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III. Security and safety of the United Nations Interim Force in Lebanon

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48. UNIFIL continued to monitor cases in the Lebanese military court against individuals or groups accused of being involved in planning or attempting to carry out attacks against UNIFIL. One case, against 13 Palestinian defendants who had been accused of, inter alia, forming an armed group, monitoring and attacking the Lebanese Armed Forces and monitoring UNIFIL with intent to attack with explosive devices and weapons, was concluded. The judge sentenced 12 of the 13 defendants 9 of whom remain at large and were tried in absentia — to prison terms with hard labour and acquitted the other. The judge also sentenced 13 defendants, 11 of whom remain at large and were tried in absentia, and acquitted 1 in a case involving a failed roadside bomb attack on UNIFIL personnel in Tyre in July 2007. A second, related case is ongoing. Court proceedings also began against a group of Palestinians accused of enlisting in an armed terror cell with the objective of, inter alia, monitoring UNIFIL and carrying out terrorist acts by planting and detonating explosive devices.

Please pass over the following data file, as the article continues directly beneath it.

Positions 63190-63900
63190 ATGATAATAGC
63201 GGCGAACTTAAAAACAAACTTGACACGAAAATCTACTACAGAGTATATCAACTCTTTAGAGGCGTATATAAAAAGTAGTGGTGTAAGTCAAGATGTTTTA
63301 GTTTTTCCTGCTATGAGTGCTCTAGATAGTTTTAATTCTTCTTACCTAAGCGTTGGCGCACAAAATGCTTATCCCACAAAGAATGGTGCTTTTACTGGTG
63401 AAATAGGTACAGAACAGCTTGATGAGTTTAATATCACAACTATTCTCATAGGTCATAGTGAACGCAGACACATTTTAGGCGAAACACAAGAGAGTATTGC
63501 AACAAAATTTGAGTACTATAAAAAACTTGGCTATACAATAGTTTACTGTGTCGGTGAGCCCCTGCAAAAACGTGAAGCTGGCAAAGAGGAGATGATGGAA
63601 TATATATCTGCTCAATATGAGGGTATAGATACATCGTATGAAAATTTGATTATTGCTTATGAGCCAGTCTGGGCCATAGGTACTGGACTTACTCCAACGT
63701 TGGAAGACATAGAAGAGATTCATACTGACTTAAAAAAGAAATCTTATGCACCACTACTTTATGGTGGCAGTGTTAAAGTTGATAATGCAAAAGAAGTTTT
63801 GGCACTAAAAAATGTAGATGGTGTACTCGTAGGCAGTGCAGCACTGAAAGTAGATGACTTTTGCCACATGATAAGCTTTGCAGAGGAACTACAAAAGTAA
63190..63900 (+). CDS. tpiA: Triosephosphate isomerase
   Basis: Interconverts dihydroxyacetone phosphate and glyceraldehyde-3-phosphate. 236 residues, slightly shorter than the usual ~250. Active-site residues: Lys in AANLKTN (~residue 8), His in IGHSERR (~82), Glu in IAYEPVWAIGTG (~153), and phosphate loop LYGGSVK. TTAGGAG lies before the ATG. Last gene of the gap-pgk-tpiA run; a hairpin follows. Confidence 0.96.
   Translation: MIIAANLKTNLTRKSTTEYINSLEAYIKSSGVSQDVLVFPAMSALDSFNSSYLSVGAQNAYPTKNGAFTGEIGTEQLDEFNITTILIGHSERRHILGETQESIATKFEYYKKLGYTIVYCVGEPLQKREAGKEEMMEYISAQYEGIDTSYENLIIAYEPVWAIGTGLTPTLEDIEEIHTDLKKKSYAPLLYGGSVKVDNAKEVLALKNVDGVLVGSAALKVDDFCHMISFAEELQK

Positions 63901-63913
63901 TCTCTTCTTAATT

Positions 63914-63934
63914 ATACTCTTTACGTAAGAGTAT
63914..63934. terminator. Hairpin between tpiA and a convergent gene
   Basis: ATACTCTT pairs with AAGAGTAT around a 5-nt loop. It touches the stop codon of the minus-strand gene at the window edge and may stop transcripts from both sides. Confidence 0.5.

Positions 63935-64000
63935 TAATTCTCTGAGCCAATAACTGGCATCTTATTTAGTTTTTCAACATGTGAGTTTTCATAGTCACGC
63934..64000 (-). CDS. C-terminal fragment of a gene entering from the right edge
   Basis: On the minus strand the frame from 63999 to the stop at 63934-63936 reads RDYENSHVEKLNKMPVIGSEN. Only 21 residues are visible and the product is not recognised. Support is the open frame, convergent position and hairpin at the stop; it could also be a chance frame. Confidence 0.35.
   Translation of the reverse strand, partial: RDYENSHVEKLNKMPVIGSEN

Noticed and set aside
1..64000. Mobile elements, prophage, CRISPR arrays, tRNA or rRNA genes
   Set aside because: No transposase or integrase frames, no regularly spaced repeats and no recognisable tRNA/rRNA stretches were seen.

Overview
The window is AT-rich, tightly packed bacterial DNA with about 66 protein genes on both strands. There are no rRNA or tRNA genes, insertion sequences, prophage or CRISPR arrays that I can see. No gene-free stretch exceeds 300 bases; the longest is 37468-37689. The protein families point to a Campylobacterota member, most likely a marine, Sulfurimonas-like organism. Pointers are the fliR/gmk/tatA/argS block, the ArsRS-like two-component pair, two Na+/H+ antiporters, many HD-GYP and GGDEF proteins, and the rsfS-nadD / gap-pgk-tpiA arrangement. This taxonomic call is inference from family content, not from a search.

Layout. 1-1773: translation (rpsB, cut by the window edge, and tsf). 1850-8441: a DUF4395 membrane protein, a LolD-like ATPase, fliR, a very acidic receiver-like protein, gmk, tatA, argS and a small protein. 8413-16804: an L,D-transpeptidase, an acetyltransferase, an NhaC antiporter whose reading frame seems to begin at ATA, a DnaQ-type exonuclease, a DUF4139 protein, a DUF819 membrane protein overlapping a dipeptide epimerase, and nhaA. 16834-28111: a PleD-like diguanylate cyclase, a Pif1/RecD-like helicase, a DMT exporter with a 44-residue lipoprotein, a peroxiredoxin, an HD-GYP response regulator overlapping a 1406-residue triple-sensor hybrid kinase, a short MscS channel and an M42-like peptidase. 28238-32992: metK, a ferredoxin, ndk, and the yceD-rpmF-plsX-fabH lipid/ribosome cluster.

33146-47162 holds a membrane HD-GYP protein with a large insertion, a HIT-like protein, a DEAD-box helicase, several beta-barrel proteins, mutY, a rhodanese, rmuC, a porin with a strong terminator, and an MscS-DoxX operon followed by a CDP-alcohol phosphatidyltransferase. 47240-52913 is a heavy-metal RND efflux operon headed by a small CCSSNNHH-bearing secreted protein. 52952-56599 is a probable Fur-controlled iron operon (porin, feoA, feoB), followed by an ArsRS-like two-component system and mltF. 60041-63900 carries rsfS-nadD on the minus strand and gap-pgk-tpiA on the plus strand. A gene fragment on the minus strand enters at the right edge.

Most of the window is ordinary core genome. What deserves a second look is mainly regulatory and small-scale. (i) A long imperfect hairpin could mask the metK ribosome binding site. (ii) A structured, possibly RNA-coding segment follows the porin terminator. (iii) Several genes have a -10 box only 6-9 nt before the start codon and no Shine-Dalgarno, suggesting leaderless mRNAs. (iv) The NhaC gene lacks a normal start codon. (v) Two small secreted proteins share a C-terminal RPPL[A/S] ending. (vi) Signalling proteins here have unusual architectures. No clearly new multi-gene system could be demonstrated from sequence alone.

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V. Observations

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66. I call upon the Government of Lebanon to implement past decisions taken by the National Dialogue with respect to the elimination of Palestinian military bases, some of which straddle the border between Lebanon and the Syrian Arab Republic, and to address the issue of arms inside the official refugee camps, in compliance with its ministerial statement. Officials from the Syrian Arab Republic have stated that their Government is ready to support the efforts of the Government of Lebanon to achieve this goal, provided they receive a request from the Government of Lebanon in this respect.